In this post, I’m going to show you how I built a two tier storage drawer inside my daughters super deep drawers.
Two tier storage drawer hack!
When I was building my daughters built-closet storage system, I was working with a thrifted dresser. The nice thing about old dressers is that they are sturdy! They are usually made of solid wood or high quality material (compared to the particle board of today’s furniture) but there are usually downsides like wood slides and having insanely deep drawers.
Deep drawers, especially in a child’s room, might as well be a black pit. Things get piled on top and years later your digging out clothes from the bottom that you forgot you even had and your kid doesn’t fit in anymore.
I knew right away that I didn’t want that deep drawer, but I also didn’t want to try to convert it into two separate drawers so I “hacked” the drawer to create two levels of storage!
Inspiration and material
When researching solutions, I came across a rev-a-shelf tiered storage drawer that would be perfect!
Except for the price tag and the size of it! At over $200 ON SALE, it was incredibly tiny and looked to be the size of a small kitchen or bathroom vanity drawer. Not a dresser drawer size.
So, I decided to DIY it!
Want to save this tutorial for later? Be sure to pin it to your favorite pinterest board!
Essentially, what I needed to do was notch out the back of the existing drawer and build an inner drawer. I’d attach drawer slides so that the inner drawer could slide backwards through the notch.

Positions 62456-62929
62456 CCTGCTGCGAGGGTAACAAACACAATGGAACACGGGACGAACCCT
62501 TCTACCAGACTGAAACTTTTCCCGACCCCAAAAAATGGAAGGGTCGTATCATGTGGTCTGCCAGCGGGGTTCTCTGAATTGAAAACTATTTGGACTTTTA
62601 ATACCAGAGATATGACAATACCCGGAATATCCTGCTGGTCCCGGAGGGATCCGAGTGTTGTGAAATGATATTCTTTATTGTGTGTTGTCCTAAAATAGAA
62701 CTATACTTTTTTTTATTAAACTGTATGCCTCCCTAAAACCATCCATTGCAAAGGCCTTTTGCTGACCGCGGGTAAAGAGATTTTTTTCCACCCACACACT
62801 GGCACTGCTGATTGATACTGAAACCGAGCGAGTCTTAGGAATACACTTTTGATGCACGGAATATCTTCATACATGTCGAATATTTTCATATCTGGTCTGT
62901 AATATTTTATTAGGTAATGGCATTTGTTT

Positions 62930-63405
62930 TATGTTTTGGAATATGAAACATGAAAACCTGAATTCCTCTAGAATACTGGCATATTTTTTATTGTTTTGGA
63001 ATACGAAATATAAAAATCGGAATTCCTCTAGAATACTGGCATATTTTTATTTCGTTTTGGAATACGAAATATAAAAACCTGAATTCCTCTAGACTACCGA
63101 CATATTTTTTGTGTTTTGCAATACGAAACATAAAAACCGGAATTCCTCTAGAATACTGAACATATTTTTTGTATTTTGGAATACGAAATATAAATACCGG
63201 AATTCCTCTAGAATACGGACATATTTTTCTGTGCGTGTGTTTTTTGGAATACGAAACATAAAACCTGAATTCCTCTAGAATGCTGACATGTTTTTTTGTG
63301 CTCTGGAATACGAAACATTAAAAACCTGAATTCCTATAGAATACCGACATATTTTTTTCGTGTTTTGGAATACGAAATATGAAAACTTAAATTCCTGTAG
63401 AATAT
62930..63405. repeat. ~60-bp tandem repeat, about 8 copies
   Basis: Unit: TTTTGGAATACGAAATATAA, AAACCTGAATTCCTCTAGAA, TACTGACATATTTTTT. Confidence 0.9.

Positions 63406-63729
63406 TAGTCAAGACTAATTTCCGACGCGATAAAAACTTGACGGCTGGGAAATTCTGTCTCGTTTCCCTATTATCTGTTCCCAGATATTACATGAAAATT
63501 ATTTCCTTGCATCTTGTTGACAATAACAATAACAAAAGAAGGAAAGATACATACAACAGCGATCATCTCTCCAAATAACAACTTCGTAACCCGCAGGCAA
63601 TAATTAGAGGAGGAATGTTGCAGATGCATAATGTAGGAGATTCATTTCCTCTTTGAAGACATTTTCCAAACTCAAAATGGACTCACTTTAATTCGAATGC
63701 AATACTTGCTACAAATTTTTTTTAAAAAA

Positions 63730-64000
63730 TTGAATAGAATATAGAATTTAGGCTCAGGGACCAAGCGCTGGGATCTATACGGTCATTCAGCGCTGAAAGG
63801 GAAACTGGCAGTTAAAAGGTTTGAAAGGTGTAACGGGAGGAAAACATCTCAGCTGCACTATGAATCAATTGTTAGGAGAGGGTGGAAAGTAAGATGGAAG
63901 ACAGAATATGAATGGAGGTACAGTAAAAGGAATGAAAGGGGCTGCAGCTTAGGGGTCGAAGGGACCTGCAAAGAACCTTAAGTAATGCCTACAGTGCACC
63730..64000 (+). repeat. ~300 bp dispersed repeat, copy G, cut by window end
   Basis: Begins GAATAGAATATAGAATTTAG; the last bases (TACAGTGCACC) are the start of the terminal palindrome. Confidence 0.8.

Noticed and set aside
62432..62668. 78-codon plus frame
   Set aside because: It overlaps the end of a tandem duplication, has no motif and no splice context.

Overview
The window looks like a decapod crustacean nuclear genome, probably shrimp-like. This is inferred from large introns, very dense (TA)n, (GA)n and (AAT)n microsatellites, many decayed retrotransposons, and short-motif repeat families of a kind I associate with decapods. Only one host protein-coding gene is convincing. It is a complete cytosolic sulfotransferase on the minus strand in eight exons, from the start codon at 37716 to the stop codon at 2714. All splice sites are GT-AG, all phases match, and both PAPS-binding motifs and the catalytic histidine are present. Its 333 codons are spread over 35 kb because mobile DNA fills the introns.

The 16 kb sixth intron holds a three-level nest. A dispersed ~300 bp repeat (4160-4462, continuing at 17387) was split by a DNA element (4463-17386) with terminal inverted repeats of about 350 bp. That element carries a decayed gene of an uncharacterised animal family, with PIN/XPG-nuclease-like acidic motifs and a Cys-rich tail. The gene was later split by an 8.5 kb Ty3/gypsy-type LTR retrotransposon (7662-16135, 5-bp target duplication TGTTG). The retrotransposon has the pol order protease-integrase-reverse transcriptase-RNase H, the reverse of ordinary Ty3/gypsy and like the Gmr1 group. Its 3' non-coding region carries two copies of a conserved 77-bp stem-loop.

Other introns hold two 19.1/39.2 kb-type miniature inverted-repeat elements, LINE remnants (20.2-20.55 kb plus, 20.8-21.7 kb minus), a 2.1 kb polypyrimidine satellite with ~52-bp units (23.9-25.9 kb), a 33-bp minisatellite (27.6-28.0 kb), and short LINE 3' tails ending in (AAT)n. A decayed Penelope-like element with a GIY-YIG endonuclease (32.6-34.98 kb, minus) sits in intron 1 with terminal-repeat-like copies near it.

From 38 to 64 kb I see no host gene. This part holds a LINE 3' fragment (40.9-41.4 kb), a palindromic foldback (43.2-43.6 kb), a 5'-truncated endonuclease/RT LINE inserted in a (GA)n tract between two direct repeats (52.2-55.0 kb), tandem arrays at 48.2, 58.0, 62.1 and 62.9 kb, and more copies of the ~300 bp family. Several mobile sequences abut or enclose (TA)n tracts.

I used 1/2 inch MDF for the inner drawer and started by cutting all my pieces.
To determine the size of the inner drawer, I simply measured the interior width of larger drawer and subtracted how much space would be taken up by the two drawer slides.
I measured the depth of the drawer and took into account how big my material was to come up with a depth I thought would work well.
Assembling the inner drawer
I used pocket holes to attach the front piece but attached the back piece with screws. To make pocket holes, I use this kreg jig system but I have also used this less expensive version in the past as well, you just need a good clamp to be able to use it. I added wood glue at every corner. The bottom was attached with wood glue and screws. A good set of corner clamps make projects like this so much easier!!
Because I also assembled the larger drawer (only the drawer front was from the original dresser) I made sure the back piece was about half the size of the depth of the drawer. If you are working with. an existing drawer, you could use a jigsaw or multi-tool to notch out the back. For a look at my favorite tools, check out my DIY recommendations here!
Attaching the drawer slides
Once the inner drawer is constructed and the back of the drawer is adjusted, all that’s left is to attach the slides.
You’ll want to make sure that it will allow the inner drawer to slide backwards. That way, when the main drawer is pulled out, the inner drawer can slide back into the space of the dresser.
This part is fairly simply as long as you measure and install the slides level on both the main drawer and inner drawer.
Here’s a look at how the two tier drawer hack works with the drawer outside the dresser:
Here’s a look at how it works inside the dresser:
Storage hack for deep drawers
I have to say, we’ve lived with this for awhile now and this drawer is still one of my favorite parts of the entire closet build! I can always find the shirts I need.
You could get fancy and organize it with drawer organizers but I keep it simple and use the top tier for short sleeve shirts and the bottom for long sleeve shirts.
If you want to check out my post about how I build the closet system using a thrifted dresser, click here!
Also, be sure to check out my Instagram! I have the whole build saved to a highlight titled “Closet 💖“ – not only will you find this project, but all of my other projects align with daily DIY and tips in stories!